Friday, September 4, 2015

Basic MoveTo Behavior For Vehicles In Unreal Engine 4

Baldur's Gate, MechCommander, Neverwinter Nights, Dragon Age: Origins and Pillars of Eternity: games featuring squad-level real-time with pause tactical gameplay.  Those beloved franchises balance a mix of RPG micromanagement and battlefield strategy, but there's a void. 

As a fan of Car Wars, The Road WarriorSpy Hunter and Death Race, I want to arm and armor a squad of post-apocalyptic muscle cars then send them into the wasteland to challenge gangs of jury-rigged monstrosities-on-wheels fighting over gasoline and spare parts.

Image from
This.  A screen full of this.

Engines like Unreal (and Unity) are available for free and it's easier than ever for inexperienced developers to create games.  With no eagerly anticipated announcements forthcoming, like any smug mature gamer with a programming background I thought, "How hard could it be?"

As we're going to find out, fairly hard.

"Simple" Vehicle Movement

The first feature to tackle is point-and-click movement.  Instead of directly controlling a single vehicle, we want a squad of vehicles to drive themselves to a specified destination.

I assumed it would be as simple as importing a vehicle from one of the examples, build a Behavior Tree Task and send it a MoveTo.

Done.  Next on the list?  Guns!

Except that pawns using the WheeledVehicleMovement component don't respond to MoveTo.  They respond to Throttle, Steering and Handbrake.  So not only do we have to tell it where to go, but how to get there.

The typical approach to racing game AI is to pre-build waypoints into a circular track.  That won't work for this game due to the open-world style maps.  We need to tell a vehicle to move from anywhere to anywhere.  Fortunately, we can still use Unreal's NavMesh intended for character pawns.  The FindPathToLocationSynchronously function simply needs Start and End vectors.  The result is a NavigationPath object, which includes an array of Path Point vectors.

Who says A* Pathfinding is complicated?

Now we can build a short Behavior Tree Service that recalculates a path from the vehicle's location to its destination.  Finally, have the vehicle always steer toward the next waypoint, NavPoints[1], and set the throttle to 1.0 (for now).  Our logic so far looks like:

I thought you said this was hard?

Here's what it looks like in-game:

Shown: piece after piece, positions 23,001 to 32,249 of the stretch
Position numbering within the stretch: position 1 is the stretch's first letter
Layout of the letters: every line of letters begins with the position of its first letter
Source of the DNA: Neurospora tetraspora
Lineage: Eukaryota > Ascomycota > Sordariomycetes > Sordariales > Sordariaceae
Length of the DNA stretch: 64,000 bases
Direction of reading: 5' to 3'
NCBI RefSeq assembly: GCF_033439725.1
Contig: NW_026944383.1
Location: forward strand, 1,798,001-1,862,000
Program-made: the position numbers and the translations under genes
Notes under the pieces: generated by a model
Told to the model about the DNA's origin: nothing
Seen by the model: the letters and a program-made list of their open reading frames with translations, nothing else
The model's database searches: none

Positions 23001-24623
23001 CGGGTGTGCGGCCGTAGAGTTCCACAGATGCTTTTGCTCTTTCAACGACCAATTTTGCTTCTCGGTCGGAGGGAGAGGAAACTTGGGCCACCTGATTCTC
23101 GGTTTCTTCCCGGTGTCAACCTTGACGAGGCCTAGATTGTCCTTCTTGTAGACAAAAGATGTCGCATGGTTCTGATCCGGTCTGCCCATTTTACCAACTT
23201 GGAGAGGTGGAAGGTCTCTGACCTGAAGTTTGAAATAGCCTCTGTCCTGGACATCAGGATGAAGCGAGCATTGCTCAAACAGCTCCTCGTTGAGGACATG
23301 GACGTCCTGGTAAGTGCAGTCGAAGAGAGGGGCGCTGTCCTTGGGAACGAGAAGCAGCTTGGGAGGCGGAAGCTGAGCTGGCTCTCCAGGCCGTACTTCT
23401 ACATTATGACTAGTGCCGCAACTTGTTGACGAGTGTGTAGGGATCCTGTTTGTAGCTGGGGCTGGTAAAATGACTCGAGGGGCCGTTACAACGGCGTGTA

Next time, we'll make the throttle smarter and make use of the handbrake.


  1. Hey bro, do you can to explain me how you did it, please? Or give me an example of logic. I make strategy, and I can not configure the behavior of inorganic units, vehicles for example. I searched all the internet and found you :) Sorry for my english, it's not my native language, very hope on your help. Many thanks and good luck.

    1. Which part are you having difficulty recreating?

  2. Hi!
    Care to show how you calculated the steering, I presume that is the part with which most people have difficulty when recreating the behavior.
    Thank you and have a Happy New Year! :)

  3. The initial steering calculation came from Peter L. Newton's Unreal Community post on AI: .

    Here's a snapshot of the blueprint I use: .

    1. hi there. the link seems to be broken.

      I'm also having trouble dealing with steering behavior. I'm using Peter newton's one as well.

  4. Will this setup work for physics based pawns, (pawn that moves by the help of "addforceatlocation" and "addforce"..)?

  5. Your vehicle AI blog posts are extremely helpful. I do have one question; How do you find out what the max wheel turn angle is for your Vehicle Movement Component? All I know is that the max steering angle changes depending on speed.

  6. Hi! I'm also trying to do AI vehicles. I'm encountering a problem with NavMesh.
    How did you manage to get a route points with offset from walls?
    You have used NaveMesh modifieres or sometheng?

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